Advanced Steel Construction

Vol. 13, No. 3, pp. 293-317 (2017)




Jui-Lin Peng1*, Chung-Sheng Wang2, Chung-Wei Wu3 and Wai-Fah Chen4

1Professor, Department of Civil and Construction Engineering, National Yunlin University of Science and Technology, Taiwan, ROC

2Ph.D. Student, Graduate School of Engineering Science and Technology, National Yunlin University of Science and Technology, Taiwan, RO.

3Ph.D., Graduate School of Engineering Science and Technology, National Yunlin University of Science and Technology, Taiwan, ROC

4Research Professor, Department of Civil Engineering, University of Hawaii, USA

*(Corresponding author: E-mail:This email address is being protected from spambots. You need JavaScript enabled to view it.)

Received: 8 February 2017; Revised: 27 March 2017; Accepted: 25 May 2017




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The heavy-duty scaffold system has a higher load capacity than the frame-type steel scaffold system. The independent setup of heavy-duty scaffold system is totally different from a row-style setup of frame-type steel scaffold system in construction. This study explores the load capacity and failure model of full-scale heavy-duty scaffold systems to elucidate their stability behaviors. The results of the study based on lab tests reveal that the load capacity and failure model of an independent three-story heavy-duty scaffold are similar to those of an independent two-story heavy-duty scaffold, with no apparent reduction in the load capacity. For a given height of the structure, the load capacity of a combination of independent two-story heavy-duty scaffolds with steel shores that are made of thin tubes is much lower than that of an independent three-story heavy-duty scaffold. In load tests on outdoor heavy-duty scaffolds with steel shores made of thin tubes, after loading, the entire structural system failed promptly without warning. A second-order inelastic analysis herein demonstrates that the tested and analyzed load capacities of various setups of heavy-duty scaffold systems are very close, revealing that the second-order inelastic analysis is suitable for heavy-duty scaffold systems. On construction sites in Taiwan, heavy-duty scaffolds with shores are often adopted, and the load capacity of the overall combined scaffold system is estimated from the strength of a single member used in the design of a traditional building steel structure. Hence, the load capacity of a heavy-duty scaffold system that is combined with shores of a thin tube tends to be overestimated, leading to a very high risk of collapse the combined scaffold system. Therefore, on a construction site, such a combined setup should be avoided. A heavy-duty scaffold system without any other shores on the top should be used on construction sites.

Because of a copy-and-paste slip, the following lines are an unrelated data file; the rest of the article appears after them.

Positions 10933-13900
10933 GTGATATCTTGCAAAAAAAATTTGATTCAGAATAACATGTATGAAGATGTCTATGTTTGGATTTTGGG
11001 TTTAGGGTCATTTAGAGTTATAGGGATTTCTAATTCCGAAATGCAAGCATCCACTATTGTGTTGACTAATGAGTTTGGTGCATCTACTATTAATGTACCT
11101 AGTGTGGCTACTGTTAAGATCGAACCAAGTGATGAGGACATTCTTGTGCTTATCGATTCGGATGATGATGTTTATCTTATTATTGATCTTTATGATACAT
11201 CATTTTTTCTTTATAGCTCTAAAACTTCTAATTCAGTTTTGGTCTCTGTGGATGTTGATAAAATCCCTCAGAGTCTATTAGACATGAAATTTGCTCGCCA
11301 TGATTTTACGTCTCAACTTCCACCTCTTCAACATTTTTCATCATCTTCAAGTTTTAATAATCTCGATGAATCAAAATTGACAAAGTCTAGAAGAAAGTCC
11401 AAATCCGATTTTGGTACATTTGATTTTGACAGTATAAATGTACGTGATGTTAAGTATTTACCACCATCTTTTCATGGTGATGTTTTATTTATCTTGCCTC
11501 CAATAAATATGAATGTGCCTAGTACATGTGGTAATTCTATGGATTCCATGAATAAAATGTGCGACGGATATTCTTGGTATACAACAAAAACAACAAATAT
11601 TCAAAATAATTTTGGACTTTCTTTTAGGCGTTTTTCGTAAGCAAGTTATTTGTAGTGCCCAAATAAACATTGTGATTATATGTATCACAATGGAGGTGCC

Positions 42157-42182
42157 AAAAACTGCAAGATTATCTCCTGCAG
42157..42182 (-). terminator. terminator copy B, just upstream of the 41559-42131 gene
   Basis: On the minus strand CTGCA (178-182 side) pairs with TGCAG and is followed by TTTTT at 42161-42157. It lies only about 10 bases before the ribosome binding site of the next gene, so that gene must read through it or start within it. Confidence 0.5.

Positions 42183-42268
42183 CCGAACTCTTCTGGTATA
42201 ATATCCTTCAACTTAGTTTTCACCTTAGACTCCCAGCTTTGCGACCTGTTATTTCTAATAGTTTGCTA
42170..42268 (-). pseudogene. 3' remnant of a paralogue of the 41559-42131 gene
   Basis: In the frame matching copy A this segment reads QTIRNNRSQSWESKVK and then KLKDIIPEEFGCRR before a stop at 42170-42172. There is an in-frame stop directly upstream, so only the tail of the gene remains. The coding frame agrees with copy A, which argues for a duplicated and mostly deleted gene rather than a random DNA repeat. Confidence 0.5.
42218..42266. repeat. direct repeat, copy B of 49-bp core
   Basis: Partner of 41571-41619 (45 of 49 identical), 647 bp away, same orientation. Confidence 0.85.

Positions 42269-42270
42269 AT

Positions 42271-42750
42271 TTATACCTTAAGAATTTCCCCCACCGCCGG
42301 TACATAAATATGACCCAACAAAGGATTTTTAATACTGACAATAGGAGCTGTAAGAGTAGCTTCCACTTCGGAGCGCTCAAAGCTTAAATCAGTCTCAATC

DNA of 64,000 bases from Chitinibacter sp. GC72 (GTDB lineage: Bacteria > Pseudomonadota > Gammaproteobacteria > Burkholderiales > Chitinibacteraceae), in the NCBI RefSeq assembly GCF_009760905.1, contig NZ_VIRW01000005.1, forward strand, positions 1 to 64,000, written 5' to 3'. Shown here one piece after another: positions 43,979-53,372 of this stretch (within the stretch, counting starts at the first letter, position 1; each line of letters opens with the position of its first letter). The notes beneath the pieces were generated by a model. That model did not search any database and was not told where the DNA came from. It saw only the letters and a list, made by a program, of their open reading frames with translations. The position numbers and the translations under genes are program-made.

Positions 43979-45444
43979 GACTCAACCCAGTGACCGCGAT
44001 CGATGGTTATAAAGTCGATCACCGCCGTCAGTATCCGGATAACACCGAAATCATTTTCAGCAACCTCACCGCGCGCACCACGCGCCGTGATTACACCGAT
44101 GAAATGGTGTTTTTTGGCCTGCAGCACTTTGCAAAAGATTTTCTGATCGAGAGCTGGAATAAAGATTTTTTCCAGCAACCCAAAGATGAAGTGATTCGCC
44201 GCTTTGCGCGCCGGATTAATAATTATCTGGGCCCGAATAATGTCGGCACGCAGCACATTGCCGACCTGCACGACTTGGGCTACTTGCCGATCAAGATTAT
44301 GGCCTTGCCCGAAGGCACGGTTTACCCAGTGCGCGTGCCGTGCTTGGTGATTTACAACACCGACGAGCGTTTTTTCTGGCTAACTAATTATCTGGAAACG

Critical load, failure model, heavy-duty scaffold, load capacity, stability


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